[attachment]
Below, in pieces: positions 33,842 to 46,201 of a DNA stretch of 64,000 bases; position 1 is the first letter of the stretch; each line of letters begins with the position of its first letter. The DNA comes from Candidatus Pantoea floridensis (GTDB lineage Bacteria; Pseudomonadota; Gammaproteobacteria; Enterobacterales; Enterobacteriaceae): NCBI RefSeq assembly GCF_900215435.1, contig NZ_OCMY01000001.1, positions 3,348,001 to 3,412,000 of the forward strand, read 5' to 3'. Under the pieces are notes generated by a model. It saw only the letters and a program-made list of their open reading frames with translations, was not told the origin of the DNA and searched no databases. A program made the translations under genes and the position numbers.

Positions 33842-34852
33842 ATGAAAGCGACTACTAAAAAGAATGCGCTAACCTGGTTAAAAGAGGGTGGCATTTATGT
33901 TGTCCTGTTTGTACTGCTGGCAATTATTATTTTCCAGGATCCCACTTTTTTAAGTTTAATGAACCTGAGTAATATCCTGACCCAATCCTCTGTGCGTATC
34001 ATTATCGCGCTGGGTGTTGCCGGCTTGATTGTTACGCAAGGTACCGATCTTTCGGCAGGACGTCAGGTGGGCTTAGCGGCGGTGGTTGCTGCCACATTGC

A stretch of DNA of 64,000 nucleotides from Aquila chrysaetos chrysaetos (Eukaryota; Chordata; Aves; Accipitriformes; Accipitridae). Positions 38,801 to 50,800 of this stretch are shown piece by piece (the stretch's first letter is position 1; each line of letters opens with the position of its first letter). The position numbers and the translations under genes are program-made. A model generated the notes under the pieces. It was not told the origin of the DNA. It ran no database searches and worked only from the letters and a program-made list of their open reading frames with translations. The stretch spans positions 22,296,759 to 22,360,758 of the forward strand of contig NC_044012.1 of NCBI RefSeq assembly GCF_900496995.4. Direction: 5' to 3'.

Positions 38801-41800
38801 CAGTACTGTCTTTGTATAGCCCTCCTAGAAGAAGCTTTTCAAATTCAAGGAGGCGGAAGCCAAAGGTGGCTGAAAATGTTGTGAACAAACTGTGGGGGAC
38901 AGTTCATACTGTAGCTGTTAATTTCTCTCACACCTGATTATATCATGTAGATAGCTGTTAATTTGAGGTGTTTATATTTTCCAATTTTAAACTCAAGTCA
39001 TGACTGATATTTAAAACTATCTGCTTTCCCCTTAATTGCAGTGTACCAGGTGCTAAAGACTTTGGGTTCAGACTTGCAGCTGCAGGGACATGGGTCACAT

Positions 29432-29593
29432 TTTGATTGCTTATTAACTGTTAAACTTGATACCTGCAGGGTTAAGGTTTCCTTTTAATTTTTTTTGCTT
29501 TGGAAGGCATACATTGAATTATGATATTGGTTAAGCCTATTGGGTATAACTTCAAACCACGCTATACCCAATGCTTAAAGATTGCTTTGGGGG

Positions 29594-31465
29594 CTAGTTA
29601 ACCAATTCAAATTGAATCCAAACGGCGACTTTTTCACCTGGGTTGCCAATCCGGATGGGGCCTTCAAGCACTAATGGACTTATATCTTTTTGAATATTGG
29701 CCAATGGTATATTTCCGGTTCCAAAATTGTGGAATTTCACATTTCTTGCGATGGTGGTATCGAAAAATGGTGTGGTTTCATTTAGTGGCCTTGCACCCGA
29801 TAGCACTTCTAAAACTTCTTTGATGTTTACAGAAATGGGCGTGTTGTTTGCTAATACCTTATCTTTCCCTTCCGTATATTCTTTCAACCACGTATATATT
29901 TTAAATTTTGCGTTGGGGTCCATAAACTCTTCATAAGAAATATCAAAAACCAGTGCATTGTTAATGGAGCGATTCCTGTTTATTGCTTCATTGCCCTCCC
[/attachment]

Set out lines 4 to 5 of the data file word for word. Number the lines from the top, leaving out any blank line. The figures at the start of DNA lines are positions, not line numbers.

33901 TGTCCTGTTTGTACTGCTGGCAATTATTATTTTCCAGGATCCCACTTTTTTAAGTTTAATGAACCTGAGTAATATCCTGACCCAATCCTCTGTGCGTATC
34001 ATTATCGCGCTGGGTGTTGCCGGCTTGATTGTTACGCAAGGTACCGATCTTTCGGCAGGACGTCAGGTGGGCTTAGCGGCGGTGGTTGCTGCCACATTGC